Monday night, Checkdown Charlie became Slingin’ Sam.
Sam Bradford, who last year was as accurate and limited as a wind gauge in a living room, started the 2017 season by emphasizing the principle of verticality. When he’s vertical, so is the Vikings’ passing game.
In the Vikings’ season-opening 29-19 victory over the New Orleans Saints at U.S. Bank Stadium, Bradford personified a modern football scouting term: arm talent. A year after setting the NFL record for completion percentage, he showed that there is more to his game than short-pass accuracy and self-preservation, completing 27 of 32 passes for 346 yards, three touchdowns and no interceptions while taking only one sack.
Bradford became the second Viking ever to pass for 300 yards, three touchdowns and an 80 percent completion percentage, joining Brett Favre. He completed seven passes for 15 yards or longer, two more than in any game last season, according to ESPN.
He produced a 143.0 passer rating, the highest of his career. After averaging 7 yards per throw in 2016, he averaged 10.5 on Monday.
“I think this is big for us,” Bradford said.
The reason for the Vikings’ newfound deep game? “Sam,” receiver Stefon Diggs said. “Sam throws some great balls.”
Football is never that simple, and Bradford and his teammates noted that an improved offensive line and running game bought Bradford time, wore down the Saints defense and created matchups that the offensive coaches were able to pinpoint late in the second quarter.
Bradford played like a star. But not immediately.
For the first 19 minutes of the game, the offense looked as befuddled as it did in the preseason, and for much of the last 11 games of last year.
Late in the second quarter, the Saints led 6-3. That’s when three plays changed the game and perhaps perceptions.
The Vikings took the ball at their 26 with 5:21 left in the half. On the first play, Bradford was given a clean pocket and zipped a pass to Adam Thielen for 35 yards.
On the second play, Bradford made his most impressive throw of the night. As the pocket collapsed, he flipped a pass that seemed to zip past the helmet of a defender before landing snugly in the hands of Jarius Wright for 21 yards. Few quarterbacks can make that throw; fewer even attempt it.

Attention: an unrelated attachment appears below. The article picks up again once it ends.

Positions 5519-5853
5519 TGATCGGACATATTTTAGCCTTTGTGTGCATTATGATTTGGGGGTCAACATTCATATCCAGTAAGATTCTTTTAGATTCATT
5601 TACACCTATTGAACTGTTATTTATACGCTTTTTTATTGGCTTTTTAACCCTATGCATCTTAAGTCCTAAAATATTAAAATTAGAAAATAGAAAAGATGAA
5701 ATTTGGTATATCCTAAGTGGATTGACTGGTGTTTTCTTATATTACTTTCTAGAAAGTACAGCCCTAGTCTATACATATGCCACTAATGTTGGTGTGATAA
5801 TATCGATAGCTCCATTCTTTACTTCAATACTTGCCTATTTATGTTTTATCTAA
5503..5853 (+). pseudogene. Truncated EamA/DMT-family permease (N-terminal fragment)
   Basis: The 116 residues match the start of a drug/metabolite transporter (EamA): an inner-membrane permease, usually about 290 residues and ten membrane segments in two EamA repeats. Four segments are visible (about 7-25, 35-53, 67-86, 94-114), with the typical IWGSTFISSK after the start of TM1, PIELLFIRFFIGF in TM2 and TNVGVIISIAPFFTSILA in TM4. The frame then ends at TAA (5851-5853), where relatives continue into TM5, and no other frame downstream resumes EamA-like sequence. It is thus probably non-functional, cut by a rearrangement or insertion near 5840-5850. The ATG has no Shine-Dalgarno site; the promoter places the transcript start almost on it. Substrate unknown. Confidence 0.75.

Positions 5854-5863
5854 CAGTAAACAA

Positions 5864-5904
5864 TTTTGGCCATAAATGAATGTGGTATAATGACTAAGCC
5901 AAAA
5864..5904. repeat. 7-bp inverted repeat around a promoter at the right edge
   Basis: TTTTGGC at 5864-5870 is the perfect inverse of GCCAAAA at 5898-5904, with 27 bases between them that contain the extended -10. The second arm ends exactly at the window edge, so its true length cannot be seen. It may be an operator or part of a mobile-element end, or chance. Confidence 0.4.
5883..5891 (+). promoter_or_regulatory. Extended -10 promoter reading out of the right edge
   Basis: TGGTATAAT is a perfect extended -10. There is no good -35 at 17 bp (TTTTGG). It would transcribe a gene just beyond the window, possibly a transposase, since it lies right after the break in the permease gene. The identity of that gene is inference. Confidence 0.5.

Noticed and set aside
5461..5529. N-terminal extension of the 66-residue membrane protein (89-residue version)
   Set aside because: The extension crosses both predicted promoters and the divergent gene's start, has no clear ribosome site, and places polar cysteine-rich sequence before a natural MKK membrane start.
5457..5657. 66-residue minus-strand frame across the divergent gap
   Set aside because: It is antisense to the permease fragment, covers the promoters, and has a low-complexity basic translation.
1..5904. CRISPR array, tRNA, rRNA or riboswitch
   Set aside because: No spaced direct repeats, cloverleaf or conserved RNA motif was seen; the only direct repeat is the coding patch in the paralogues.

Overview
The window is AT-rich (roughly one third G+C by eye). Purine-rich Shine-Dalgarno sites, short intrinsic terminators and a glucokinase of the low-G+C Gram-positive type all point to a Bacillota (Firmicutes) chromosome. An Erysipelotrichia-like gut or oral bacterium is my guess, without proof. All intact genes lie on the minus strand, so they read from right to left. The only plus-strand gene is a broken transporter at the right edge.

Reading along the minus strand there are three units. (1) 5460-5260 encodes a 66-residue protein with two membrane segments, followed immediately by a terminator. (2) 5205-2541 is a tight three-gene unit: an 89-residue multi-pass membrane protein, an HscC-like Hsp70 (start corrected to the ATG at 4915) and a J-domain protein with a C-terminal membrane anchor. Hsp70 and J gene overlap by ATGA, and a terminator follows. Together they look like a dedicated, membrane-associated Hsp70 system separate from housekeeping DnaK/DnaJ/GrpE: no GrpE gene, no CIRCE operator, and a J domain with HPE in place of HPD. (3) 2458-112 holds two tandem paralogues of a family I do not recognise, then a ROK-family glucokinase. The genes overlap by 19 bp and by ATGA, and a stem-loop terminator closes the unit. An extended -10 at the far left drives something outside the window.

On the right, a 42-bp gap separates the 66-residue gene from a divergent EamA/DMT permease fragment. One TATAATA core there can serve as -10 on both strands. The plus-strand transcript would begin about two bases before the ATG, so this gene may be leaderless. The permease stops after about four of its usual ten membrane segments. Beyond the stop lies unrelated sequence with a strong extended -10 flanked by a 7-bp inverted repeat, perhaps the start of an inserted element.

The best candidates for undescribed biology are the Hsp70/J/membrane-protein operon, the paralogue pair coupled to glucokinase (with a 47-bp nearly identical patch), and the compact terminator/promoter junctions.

On the third play, Bradford used play action to hit a wide-open Diggs for 18 yards and a touchdown. “I think that drive opened the door a little bit,” Bradford said.
Before that, he had faced constant pressure and his longest completion had gone for 11 yards. You could hear fans muttering “Checkdown Charlie,” the insult leveled at quarterbacks afraid to stand in the pocket and make downfield throws.
That first touchdown drive demonstrated what Bradford can do when upright. “I hope he has games like that for 16 weeks,” Zimmer said. “You know, I keep telling everybody that Sam is as accurate as there is.”
Bradford’s accuracy record — a 71.6 percent completion percentage — didn’t matter to many last year because of the Vikings’ collapse. It should have. Bradford threw accurately under duress, and accurately downfield when given time.
That’s why that second-quarter drive could prove so important for the 2017 Vikings. Bradford proved he can hurt a defense downfield.
If Bradford remains healthy and plays this well, Teddy Bridgewater’s comeback will result in him becoming a backup, or playing for another team.
Bradford performed like a franchise quarterback last year under duress. Monday night, given time to think, he performed like a star.
He emoted like one, too. Bradford showed more fire on Monday night than he did cumulatively in 2016. After his third touchdown pass of the night, to Kyle Rudolph, Bradford seemed to scream in the general direction of the Saints bench.
More emotion than usual, Sam? “Maybe,” Bradford said. “It was fun to be a part of that tonight.’’